New Fiction in the New Year

Follow the comic adventures of Eli “I’m not supposed to be here” Jones as he is drafted into the U.S. Army during the Vietnam War. Will he and the cast of characters he meets survive? Will the Army survive Eli?

Here is what the reviewers have said:

“If you enjoyed the movie “Stripes” then you will love the humor of this book.”

“Reading this is like being 17 again and having to face the issue of being drafted into the Vietnam war. It’s funny and insightful at the same time. It was like my own history—being naive and then finding yourself thrown into an adult world of the military during a troubled time in our history.”

“Despite his mantra of “I’m not supposed to be here,” Eli quickly adapts, making many new friends, including the cuddly Harry Horowitz, oil-rich Tex, hometown buddy Steve, the Professor, All-American college running back Sam, and the lovely Army Nurse Sara. They help Eli cope with the insane Battalion Commander (and Sara’s Dad), Colonel Clark, as well as overcome his bully Drill Sergeant “Must kill Eli” Wolinski.

Eli’s adventures continue through advanced infantry training at Fort “Lost in the Woods,” Missouri, as well as Infantry Officer Candidate School in Fort Benning, Georgia, where he meets up with “Mad Dog” Drummond, whose sole purpose in life is to make the candidates as miserable as himself. Eli keeps his wits about him while trying to survive everything from nude fire drills, a snake-charming stripper – Miss Tiger Tactics, Ranger training, wandering brass pickers and alligators in a Georgia swamp, to being buried alive in a Vietnamese P.O.W. camp simulation.”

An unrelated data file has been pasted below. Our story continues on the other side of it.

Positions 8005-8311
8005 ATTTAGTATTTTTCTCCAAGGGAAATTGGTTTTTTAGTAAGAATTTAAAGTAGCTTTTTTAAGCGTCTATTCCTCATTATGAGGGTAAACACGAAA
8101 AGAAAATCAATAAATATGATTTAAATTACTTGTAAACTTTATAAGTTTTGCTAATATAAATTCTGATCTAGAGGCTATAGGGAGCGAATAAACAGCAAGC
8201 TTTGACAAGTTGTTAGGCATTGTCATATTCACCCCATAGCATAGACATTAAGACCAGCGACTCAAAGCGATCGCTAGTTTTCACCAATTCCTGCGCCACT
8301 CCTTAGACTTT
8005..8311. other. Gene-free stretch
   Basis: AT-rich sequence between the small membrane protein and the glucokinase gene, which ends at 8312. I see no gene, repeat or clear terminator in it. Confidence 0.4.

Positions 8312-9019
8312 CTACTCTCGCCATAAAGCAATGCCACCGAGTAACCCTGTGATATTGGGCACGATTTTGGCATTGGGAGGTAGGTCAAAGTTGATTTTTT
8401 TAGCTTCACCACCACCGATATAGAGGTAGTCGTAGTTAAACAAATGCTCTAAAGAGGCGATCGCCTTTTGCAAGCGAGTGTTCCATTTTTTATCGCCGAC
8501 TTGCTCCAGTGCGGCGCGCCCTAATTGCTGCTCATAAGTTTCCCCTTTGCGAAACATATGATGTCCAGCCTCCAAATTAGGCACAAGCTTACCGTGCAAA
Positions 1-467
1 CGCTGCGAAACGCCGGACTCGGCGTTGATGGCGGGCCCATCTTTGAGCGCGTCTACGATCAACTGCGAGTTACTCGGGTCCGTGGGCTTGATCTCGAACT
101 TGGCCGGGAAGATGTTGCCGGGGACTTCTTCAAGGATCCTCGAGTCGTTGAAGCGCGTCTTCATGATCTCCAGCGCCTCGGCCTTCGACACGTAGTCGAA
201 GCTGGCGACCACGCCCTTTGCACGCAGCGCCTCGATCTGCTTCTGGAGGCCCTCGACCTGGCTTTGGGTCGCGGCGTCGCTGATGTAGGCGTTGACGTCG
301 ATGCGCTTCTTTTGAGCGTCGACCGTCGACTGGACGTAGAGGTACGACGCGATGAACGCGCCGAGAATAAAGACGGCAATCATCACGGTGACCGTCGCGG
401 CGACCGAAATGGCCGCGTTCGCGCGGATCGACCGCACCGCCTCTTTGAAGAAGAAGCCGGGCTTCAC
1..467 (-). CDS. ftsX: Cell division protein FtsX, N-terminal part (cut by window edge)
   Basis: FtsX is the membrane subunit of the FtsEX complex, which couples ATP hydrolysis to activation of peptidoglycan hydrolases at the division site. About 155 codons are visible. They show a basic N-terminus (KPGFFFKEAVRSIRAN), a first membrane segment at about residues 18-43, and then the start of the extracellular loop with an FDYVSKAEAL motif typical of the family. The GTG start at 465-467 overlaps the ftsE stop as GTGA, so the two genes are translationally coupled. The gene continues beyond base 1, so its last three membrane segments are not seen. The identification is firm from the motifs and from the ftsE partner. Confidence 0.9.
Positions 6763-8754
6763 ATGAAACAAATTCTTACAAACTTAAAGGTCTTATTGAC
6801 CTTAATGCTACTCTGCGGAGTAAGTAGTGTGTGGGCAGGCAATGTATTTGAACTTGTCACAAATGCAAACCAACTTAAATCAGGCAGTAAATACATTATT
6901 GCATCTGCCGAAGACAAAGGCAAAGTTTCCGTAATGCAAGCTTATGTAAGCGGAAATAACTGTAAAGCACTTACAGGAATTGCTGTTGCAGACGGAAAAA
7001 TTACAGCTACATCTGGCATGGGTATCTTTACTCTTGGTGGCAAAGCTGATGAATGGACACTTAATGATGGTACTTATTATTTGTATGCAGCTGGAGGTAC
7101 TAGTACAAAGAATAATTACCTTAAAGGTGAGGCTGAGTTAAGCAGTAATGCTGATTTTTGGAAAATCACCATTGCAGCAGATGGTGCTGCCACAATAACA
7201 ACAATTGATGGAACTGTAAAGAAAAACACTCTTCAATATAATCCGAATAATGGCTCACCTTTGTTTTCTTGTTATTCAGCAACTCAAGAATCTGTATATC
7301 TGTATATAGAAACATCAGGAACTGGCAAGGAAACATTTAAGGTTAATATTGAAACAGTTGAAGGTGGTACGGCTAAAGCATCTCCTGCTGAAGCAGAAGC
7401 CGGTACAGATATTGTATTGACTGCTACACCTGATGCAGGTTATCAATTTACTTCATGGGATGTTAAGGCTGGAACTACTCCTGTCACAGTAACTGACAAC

“Veterans will enjoy the tale as well as they relive the military insanity and the very real dangerous situations men have to face in both training and combat. Something for the ladies as well, as we meet the lovely Army nurse Sara, and fellow lifeguard, Karen, who both fall in love with Eli and helps him out of several jams.”

Something for the ladies as well, as we meet the lovely Army nurse Sara, and fellow lifeguard, Karen, who both fall in love with Eli and helps him out of several jams.”